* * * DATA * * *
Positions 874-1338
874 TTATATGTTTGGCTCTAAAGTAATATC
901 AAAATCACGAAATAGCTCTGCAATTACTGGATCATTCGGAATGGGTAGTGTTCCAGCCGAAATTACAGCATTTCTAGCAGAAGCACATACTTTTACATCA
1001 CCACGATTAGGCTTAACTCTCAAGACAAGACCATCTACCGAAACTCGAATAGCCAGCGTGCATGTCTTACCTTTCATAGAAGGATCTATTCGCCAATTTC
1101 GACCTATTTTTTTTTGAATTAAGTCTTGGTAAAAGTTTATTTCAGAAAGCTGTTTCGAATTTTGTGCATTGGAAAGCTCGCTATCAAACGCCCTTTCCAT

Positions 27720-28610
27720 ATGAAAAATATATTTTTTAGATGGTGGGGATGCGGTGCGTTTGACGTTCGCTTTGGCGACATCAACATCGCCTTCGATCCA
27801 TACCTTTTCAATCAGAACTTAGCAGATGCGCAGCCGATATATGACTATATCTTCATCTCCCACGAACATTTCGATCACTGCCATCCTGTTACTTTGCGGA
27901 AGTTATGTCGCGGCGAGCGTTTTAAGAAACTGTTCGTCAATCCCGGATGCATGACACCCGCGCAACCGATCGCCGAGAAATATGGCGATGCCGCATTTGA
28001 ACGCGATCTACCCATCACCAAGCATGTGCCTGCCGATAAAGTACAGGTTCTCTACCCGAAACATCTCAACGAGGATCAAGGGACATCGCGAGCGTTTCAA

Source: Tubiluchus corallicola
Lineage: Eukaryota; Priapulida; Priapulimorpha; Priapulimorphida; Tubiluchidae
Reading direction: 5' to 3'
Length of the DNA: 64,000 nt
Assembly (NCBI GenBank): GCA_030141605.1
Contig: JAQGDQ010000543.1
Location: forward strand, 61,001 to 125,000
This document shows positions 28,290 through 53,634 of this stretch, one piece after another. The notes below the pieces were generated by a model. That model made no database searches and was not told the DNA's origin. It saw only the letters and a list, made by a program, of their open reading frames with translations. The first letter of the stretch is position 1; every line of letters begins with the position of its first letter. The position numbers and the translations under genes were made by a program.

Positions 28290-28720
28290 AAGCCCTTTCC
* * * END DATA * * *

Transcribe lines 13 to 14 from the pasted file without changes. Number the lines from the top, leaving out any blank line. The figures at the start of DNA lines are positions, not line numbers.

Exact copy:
Reading direction: 5' to 3'
Length of the DNA: 64,000 nt